Toni Morrison’s Tar Baby: An Ecocolonial Reading

In her novel Tar Baby, Toni Morrison writes that “No man should live without absorbing the sins of his kind” (243), noting that “the foul air of [man’s] innocence” has wilted the “rows of angel trumpets and cause[d] them to fall from their vines” (243).  Though the novel explores the complexities of the construct of race, […]

The Gardener’s Son: Diagnosing America’s Psyche

Cormac McCarthy’s The Gardener’s Son is a poignant and eloquent story that explores the schizophrenic breakdown of the American psyche caused by a legislated diet of capitalism.  In it, McCarthy examines the privileged class, contrasting the values of those born into wealth with those who have earned it.  He also documents the compartmentalization of Christian […]

The Force Awakens: Social Justice and Homage

  When J.J. Abrams helmed the Star Trek films that relaunched the franchise starting in 2009, he took it not only as an opportunity to pay homage to the source material, but also as an opportunity to provide social commentary, as demonstrated by Star Trek Into Darkness’s commentary on the war on terror.  It is […]

The Moonstone: An Intersectional Mystery Novel

In the years since Wilkie Collins published The Moonstone as a serial novel in 1868, the novel has been called the first and best detective novel ever written, and has been attributed with setting standard mystery novel tropes such as country house robberies, red herrings, and locked-room plot twists.  Collins also used the unreliable narrator to comedic […]

Agatha Christie’s And Then There Were None: The Existentialist Murder Mystery

  If anybody ever wondered how Jean-Paul Sartre’s Huis Clos—or as it is more famously known in English, No Exit—would play out as a murder mystery, then one need look no further than Agatha Christie’s And Then There Were None, which actually predates Huis Clos by four years.  Rather than three unacquainted individuals meeting up […]

Blood Meridian: The Epilogue

  Blood Meridian (or the Evening Redness in the West) is widely regarded as Cormac McCarthy’s finest work.  Though he won the Pulitzer Prize for The Road, and The National Book Award for All the Pretty Horses, it is Blood Meridian that critic Harold Bloom boasts is “worthy of Herman Melville’s Moby-Dick”.  The novel is a rich […]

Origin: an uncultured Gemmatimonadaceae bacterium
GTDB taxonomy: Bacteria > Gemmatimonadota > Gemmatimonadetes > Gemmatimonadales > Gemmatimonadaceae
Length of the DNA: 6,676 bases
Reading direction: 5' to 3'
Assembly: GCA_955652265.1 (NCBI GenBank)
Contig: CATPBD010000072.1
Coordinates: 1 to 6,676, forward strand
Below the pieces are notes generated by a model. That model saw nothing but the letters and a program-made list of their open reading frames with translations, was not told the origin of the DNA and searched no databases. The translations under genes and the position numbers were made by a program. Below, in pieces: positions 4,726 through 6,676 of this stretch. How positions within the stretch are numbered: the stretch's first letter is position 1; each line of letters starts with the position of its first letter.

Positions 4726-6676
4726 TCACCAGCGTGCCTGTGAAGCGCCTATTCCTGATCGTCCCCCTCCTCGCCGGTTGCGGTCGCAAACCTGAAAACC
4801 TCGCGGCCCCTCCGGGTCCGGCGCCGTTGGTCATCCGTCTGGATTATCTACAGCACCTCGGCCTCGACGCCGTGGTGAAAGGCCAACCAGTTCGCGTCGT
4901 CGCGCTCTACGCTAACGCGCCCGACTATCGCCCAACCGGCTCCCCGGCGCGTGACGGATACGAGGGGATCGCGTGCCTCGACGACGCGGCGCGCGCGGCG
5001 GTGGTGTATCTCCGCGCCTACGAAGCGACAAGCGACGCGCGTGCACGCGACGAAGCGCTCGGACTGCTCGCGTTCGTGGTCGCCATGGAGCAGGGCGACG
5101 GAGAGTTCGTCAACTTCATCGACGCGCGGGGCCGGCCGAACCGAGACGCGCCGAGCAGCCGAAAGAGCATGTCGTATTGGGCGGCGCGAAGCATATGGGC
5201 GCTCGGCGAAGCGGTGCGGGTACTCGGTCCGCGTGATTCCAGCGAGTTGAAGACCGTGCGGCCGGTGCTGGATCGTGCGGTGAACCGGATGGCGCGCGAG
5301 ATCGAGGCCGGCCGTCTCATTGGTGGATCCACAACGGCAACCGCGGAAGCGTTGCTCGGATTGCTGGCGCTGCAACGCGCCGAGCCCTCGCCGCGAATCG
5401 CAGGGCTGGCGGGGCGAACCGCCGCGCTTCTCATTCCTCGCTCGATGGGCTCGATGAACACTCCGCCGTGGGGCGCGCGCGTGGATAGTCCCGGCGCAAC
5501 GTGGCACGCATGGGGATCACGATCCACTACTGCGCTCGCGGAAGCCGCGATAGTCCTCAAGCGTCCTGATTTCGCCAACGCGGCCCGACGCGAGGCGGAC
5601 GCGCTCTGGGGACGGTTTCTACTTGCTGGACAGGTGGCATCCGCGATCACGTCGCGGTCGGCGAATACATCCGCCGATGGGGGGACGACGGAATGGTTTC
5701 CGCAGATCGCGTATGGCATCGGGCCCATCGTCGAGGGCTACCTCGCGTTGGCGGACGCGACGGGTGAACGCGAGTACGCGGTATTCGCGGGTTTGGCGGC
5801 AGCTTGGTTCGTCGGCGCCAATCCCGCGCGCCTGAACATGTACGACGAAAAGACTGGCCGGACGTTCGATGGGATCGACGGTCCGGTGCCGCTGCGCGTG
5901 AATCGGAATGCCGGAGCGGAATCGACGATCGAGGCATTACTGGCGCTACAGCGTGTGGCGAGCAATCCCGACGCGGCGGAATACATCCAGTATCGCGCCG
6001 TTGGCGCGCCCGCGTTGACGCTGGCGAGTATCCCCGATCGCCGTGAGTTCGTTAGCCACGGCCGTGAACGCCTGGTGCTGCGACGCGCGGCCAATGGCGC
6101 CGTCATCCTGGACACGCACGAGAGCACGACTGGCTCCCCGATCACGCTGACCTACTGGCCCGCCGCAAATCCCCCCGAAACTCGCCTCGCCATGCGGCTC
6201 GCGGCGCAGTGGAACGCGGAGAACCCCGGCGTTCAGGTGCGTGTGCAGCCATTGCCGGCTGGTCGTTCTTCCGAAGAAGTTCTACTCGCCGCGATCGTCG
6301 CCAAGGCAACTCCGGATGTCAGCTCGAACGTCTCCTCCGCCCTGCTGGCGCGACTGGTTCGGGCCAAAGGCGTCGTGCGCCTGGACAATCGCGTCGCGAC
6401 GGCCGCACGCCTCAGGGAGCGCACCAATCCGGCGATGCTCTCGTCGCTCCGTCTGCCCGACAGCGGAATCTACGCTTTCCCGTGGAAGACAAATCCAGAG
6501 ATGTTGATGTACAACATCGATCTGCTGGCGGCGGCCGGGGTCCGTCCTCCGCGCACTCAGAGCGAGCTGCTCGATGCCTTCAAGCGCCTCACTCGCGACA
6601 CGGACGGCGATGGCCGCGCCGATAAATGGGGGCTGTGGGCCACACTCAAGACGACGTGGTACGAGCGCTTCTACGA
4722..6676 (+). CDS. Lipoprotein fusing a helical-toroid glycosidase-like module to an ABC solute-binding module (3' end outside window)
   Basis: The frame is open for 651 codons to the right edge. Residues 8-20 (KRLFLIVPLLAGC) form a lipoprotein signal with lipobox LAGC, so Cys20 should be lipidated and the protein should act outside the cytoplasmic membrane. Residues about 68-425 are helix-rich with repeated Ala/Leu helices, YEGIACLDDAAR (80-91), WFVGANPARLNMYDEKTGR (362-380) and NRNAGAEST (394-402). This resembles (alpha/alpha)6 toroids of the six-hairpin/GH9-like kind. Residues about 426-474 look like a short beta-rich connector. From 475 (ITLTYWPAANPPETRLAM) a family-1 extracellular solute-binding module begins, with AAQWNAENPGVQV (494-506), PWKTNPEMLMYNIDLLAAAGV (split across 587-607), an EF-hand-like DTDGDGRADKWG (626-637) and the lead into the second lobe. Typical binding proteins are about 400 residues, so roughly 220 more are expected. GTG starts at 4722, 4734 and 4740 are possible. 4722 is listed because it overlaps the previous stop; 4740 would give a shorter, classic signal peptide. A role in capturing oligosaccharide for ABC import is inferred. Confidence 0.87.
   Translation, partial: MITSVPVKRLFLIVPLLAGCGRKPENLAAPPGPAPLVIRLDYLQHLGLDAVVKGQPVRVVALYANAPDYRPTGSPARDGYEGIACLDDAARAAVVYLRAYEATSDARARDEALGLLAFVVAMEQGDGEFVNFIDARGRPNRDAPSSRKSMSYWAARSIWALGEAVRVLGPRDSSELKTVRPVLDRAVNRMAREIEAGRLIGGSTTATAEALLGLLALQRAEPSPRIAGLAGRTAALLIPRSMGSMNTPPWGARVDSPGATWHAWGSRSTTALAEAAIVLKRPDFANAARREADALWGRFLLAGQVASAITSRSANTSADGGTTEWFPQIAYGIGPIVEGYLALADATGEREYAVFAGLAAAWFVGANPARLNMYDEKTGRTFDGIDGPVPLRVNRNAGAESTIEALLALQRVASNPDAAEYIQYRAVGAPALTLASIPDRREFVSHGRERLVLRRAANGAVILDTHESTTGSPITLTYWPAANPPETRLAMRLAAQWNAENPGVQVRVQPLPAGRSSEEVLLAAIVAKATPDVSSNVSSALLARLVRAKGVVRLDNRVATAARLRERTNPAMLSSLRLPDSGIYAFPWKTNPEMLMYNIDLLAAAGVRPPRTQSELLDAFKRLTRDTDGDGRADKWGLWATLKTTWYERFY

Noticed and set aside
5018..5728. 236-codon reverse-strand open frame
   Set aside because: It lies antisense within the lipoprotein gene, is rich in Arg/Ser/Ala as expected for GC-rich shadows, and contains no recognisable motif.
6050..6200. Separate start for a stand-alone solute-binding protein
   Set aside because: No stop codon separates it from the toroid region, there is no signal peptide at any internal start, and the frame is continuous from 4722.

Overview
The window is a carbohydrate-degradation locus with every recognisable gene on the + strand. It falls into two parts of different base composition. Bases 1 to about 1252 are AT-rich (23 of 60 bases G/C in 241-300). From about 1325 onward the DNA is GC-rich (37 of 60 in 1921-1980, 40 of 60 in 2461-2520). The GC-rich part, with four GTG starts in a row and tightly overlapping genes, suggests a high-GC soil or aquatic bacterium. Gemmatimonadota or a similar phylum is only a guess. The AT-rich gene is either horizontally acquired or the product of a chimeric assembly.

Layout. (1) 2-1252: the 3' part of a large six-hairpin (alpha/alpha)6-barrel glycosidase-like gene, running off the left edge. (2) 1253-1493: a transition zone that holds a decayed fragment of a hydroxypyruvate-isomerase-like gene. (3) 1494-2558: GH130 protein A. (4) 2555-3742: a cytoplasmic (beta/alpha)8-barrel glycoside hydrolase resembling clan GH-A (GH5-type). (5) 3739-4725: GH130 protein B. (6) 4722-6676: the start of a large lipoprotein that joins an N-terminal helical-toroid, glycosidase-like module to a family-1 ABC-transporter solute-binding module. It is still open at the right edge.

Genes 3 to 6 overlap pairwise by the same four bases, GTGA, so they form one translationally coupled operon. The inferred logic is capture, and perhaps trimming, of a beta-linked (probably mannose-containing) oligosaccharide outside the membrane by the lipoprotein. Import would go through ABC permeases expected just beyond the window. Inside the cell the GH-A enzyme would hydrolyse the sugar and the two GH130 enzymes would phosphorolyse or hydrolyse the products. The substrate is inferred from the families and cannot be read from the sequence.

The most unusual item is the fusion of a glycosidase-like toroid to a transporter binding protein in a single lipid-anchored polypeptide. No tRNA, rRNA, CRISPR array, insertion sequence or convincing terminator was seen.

Toni Morrison’s Sula: Gender, Systemic Prejudice, and the Environment

  Considered a seminal work in Black feminist fiction (or perhaps womanist fiction), Toni Morrison’s Sula is not only a novel about how gender issues are shaped by notions of perceived race impact women, but also how it shapes the lives of men.  Morrison details the double standards women of colour are held to, whilst […]

Meet Me In Darkness: An Imitation Detective Novel

  Not all detective novels are created equal.  Though the genre was at the heights of its popularity in the mid-20th century, it did not mean all novels sold well or were well written.  Raymond Bank’s foray into detective fiction is an excellent case and point.  Meet Me In Darkness was the first ‘Sam King’ […]

The Earnshaw Neighborhood and Patriarchal Morality

  Erskine Caldwell is never going to be confused with William Faulkner, though it might be fair to call him the populist incarnation of Faulkner, or better yet, the white-trash version of William Faulkner.  His novels, though not as beautifully written, often deal with the same subjects and share a similar setting, often even expressing […]

Maya Angelou’s Even the Stars Look Lonesome: Colonizing the Mind

  Even the Stars Look Lonesome is has been tagged as one of Maya Angelou’s ‘wisdom books’, and like Wouldn’t Take Nothing For My Journey Now, the book is a collection of personal essays, often based on personal experiences, that offer a wide range of thoughts on topics including history, sex, art, and culture.  In […]

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